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What Is Luxury Vinyl? Comparison With Linoleum and Laminate
Vinyl flooring can offer unique benefits to any home. They provide a slightly softer surface than hardwood with a good variety of colours and designs and can resemble both stone tiles or wood planks. They are durable, resistant to dirt, completely waterproof and very easy to clean. On the other hand, vinyl floors are synthetic products which alone is enough to make them look inferior to hardwood in the eyes of many clients.
One of the big advantages vinyl has over hardwood is the price. It is simply a cheaper product. At the same time, we begin to encounter a new term in the flooring industry - “luxury vinyl”. Can those two words be used together in the same sentence when we talk about the type of flooring usually purchased by people with tighter budgets?
What is Luxury Vinyl?
First of all, luxury vinyl floors or (LVF) are not a revolution, they are more like an evolution. The first types of vinyl sheets did not make a very believable likeness of real hardwood, especially compared to laminates. Nearly ten years ago, at 2006, manufacturers introduced a type of vinyl benefiting quite a lot from the new printing and photographic techniques available which resulted in a product who could look very much like real wood or stone while being much cheaper. This became what we know today as luxury vinyl.
- Shape: LVF comes in tiles and planks. Planks imitate wood while tiles replicate the look of stone. Luxury vinyl planks resemble real hardwood not only through the image but also through the shape. They are, however, thinner than a natural plank.
- Structure: The structure of a vinyl plank is rather simple.
- Wear Layer: In addition to excellent protection, it often comes with antibacterial and slip-resistant properties.
- Design Layer: The high-quality image of hardwood can be found here.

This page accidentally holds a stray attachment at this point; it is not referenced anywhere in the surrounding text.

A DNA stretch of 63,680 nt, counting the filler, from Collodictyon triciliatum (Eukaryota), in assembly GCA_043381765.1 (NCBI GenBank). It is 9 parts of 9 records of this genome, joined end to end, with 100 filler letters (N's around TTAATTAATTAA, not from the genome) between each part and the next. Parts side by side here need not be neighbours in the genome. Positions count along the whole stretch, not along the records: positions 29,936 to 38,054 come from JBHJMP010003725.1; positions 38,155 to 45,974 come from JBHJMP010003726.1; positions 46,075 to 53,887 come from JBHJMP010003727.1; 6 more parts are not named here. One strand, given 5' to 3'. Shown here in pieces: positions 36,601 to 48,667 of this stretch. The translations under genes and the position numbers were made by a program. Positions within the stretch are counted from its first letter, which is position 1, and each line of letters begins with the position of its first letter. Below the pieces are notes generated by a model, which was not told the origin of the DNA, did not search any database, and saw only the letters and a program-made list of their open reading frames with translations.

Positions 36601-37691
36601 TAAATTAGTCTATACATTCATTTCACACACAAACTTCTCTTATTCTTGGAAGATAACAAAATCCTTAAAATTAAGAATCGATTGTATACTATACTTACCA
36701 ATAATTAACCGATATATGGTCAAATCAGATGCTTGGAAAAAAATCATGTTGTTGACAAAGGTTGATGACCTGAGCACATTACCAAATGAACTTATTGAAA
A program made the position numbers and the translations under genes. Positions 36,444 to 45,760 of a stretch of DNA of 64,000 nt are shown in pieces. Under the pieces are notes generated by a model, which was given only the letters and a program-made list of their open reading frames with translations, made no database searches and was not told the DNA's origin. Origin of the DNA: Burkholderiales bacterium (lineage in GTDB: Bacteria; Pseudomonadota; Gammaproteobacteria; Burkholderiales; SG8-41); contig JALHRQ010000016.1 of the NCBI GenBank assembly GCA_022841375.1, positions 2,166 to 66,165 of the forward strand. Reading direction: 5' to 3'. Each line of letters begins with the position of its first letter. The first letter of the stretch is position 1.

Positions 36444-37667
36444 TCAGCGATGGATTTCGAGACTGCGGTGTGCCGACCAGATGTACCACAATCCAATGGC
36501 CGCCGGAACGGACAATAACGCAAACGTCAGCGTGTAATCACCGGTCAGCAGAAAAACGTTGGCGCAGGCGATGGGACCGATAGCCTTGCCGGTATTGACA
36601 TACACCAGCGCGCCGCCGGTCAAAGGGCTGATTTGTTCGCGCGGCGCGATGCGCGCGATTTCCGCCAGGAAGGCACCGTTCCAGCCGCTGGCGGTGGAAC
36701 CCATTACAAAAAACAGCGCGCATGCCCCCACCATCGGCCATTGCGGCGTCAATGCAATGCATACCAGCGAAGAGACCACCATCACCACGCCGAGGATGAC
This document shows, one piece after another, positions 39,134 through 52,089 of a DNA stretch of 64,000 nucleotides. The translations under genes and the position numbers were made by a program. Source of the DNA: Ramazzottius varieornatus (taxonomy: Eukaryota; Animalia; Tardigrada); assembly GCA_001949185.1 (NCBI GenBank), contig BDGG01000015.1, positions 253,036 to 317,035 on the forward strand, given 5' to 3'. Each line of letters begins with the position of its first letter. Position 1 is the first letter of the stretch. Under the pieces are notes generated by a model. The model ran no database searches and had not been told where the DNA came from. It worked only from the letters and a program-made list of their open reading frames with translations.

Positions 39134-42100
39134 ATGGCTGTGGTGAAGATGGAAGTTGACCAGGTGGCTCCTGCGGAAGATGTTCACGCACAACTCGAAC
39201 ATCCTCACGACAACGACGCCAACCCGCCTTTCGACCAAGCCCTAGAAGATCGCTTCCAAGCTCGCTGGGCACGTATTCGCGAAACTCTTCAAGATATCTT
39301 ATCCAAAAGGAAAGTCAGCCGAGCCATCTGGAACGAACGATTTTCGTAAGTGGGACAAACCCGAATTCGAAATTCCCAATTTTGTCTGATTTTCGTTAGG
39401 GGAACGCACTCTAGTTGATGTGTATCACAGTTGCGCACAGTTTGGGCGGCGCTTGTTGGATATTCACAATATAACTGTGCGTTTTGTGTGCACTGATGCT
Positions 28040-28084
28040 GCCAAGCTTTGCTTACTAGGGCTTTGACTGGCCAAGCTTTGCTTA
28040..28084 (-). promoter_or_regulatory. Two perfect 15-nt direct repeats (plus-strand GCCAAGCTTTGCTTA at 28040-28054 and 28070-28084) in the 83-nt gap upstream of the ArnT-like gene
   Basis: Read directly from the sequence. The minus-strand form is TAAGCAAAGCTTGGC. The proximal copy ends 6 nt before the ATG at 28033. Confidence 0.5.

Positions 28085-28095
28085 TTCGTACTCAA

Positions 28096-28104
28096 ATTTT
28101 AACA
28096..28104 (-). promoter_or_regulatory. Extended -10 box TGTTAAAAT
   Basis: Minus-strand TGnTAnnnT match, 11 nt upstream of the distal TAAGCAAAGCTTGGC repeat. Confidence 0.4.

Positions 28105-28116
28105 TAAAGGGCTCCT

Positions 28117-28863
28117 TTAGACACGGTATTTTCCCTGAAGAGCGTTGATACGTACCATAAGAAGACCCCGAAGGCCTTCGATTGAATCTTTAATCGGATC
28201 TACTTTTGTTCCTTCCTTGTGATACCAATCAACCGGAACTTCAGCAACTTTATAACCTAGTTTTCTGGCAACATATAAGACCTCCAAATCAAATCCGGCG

- Stability Layer: Usually made from a fibreglass.
- Backing Layer: Often with sound-absorbing qualities, it grants the plank solidity and stability.
There is a difference between tiles and planks. While we focus primarily on luxury planks, we will also cover the structure of luxury tiles, just so we can avoid confusion. Traditional and luxury vinyl tiles share the same structure with the only real difference being the thickness. The layers themselves are four:
- The top is made from Aluminium oxide, an extremely durable coating which can only be found on prefinished floors. Protects from scratching.
- Second is the Film. It can protect from ripping and tearing.
- The third is the design layer. This is where the image of stone is printed.
- Fourth is the backing or base layer which makes the majority of the surface.
Luxury Vinyl, Laminate or Linoleum Compared
Despite all the advantages of luxury vinyl flooring offers, it is still meant to be a cheaper alternative to real, natural material. LVF is a synthetic creation which resembles arguably better but more expensive products. Naturally, if you seek a replacement for the “real thing” you’d like to consider all available options. Just how does luxury vinyl compare to linoleum and laminate in terms of quality and price?
Resistance and durability - Modern luxury vinyl is considered more durable than both laminate, linoleum and hardwood. It will also provide better dent and scratch resistance and easier maintenance than any of the above-mentioned alternatives. However, the biggest asset vinyl has over pretty much any other flooring type is the fact it is waterproof which makes it suitable for pretty much any area of the house. Linoleum is also showing high water-resistance but excessive moisture can still lead to decay and ruin the floor if certain conditions are not met. Laminate is rarely used in bathrooms or kitchens but companies like Quick-Step offer products which are said to work well there.
Cost - Vinyl flooring is cheap. Luxury vinyl is a bit more expensive but still very, very affordable. Unfortunately, nothing can beat laminate in this regard. If you look for the cheapest solution – laminate is the answer.
Longevity - Vinyl and LVF as an extension have one major flaw. You cannot sand and refinish. They both, however, can be cleaned and polished or wire brushed and sanded by hand to remove scratches. Laminate can never be refinished.